Fanconi Syndrome Medication

Updated: Feb 09, 2018
  • Author: Sahar Fathallah-Shaykh, MD; Chief Editor: Craig B Langman, MD  more...
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Medication

Medication Summary

The medications required to correct abnormalities due to the renal loss of various substances are listed in Medical Care. In this section, the use of drugs designed to correct the causes of the syndrome are addressed. These drugs are confined to only 2 of the conditions associated with Fanconi syndrome, cystinosis, and Wilson disease.

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Cystine-lowering Agents

Class Summary

Numerous compounds have been found to decrease the levels of cystine in cultured cells, but only a few were proven effective in clinical trials. Prominent among the effective drugs is cysteamine, which has been shown to decrease the tissue levels of cystine, delay the progression of renal disease, and improve linear growth, particularly when treatment is started in children younger than 2 years. However, no effect on the Fanconi syndrome was documented. Cysteamine bitartrate (Procysbi), a delayed-release formula that can be given every 12 hours, is approved by the US Food and Drug Administration (FDA) for management of nephropathic cystinosis in children aged 1 year and older and adults. A randomized controlled crossover trial showed the delayed-release product was safe and effective in reducing WBC cystine levels in patients with cystinosis. [22]  Approval for children as young as 1 year is based on a long-term, prospective, open-label study that enrolled 17 people living with nephropathic cystinosis, including 15 children between the ages of 1 and 5 years old, who had not previously been treated with cysteamine therapy. Children enrolled in the study experienced lowering of white blood cell (WBC) cystine levels from poor controlled to well controlled at 12 and 18 month measurements. Additionally, they experienced measured improvements in growth milestones including weight and height. [23]

Cysteamine bitartrate (Procysbi)

Cysteamine bitartrate is used off-label to reduce cystine levels, potentially delaying kidney and other damage associated with Fanconi syndrome. The delayed-release product is used in the management of nephropathic cystinosis, a rare genetic condition, in adults and children aged 1 year or older. It was granted an orphan product designation.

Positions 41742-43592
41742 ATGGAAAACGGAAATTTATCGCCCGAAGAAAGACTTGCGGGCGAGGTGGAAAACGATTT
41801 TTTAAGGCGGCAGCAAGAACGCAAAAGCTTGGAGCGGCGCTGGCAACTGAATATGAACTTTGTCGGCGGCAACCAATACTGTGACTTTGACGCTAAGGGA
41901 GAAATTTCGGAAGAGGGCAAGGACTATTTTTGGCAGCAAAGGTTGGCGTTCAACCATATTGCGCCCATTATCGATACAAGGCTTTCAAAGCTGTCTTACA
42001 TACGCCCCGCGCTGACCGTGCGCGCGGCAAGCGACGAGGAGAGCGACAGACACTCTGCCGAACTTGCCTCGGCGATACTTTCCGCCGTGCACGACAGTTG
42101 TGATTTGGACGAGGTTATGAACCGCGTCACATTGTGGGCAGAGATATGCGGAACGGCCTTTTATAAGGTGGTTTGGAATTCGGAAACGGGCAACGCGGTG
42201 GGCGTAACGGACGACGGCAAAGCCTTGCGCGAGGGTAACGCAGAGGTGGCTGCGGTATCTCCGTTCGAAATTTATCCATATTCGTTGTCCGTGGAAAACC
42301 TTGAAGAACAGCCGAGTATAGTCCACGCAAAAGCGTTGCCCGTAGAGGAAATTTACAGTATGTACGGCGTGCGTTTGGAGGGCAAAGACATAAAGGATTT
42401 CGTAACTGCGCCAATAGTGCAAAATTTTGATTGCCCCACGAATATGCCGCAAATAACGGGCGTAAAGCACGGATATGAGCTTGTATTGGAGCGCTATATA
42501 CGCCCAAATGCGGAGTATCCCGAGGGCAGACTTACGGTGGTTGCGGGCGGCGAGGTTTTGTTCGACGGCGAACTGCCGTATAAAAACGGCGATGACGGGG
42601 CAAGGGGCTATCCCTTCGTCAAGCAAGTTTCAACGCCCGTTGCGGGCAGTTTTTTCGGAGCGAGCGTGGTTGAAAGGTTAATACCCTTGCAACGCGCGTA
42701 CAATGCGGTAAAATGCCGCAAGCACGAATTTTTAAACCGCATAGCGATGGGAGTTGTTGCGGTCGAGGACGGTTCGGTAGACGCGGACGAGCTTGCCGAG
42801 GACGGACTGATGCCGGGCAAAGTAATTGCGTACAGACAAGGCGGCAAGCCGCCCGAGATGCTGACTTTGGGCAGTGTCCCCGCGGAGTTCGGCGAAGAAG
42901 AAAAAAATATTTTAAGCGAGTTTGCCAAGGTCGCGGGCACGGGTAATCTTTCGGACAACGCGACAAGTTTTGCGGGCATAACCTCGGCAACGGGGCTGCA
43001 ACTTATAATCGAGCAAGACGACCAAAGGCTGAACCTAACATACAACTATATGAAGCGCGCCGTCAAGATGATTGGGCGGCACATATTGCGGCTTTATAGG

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Chelating agents

Class Summary

These agents inhibit a toxin by reacting with it to form less active or inactive complex.

D-penicillamine (Cuprimine, Depen)

Recommended for removal of excess copper in patients with Wilson disease. In vitro, 1 atom of copper combines with 2 molecules of penicillamine; 1 g of penicillamine is expected to cause excretion of approximately 200 mg of copper. In practice, however, only about 1% of this amount excreted. Determine dosage by measurements of urinary copper excretion and free copper in the serum.

Trientine hydrochloride (Syprine)

Use in patients who are intolerant to penicillamine. Clinical experience limited. Unlike penicillamine, does not contain a sulfhydryl group, making it unable to chelate cystine; therefore, use only to treat Wilson disease. Administer on empty stomach and swallow capsules whole with water.

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Tyrosine Degradation Inhibitor

Class Summary

In addition to dietary treatment, some advise the use of NTBC, which is a highly potent inhibitor of the enzyme 4-hydroxyphenylpyruvate dioxygenase. NTBC prevents formation of fumarylacetoacetate from tyrosine. Results from an international study initiated in 1992 resulted in US Food and Drug Administration (FDA) approval in January 2002.

An open-label study of 207 patients (aged from birth to 21.7 y, median age 9 mo) revealed an improved overall survival rate compared with historical control subjects (29% vs 88% survival probabilities at 4 y) when patients who were younger than 2 months presented with hereditary tyrosinemia type I and were treated with nitisinone and dietary restriction. [24]

Nitisinone (Orfadin)

Used adjunctively to dietary restrictions to treat hereditary tyrosinemia type-1. Highly potent reversible inhibitor of the enzyme 4-hydroxyphenylpyruvate dioxygenase. Prevents formation of fumarylacetoacetate from tyrosine.

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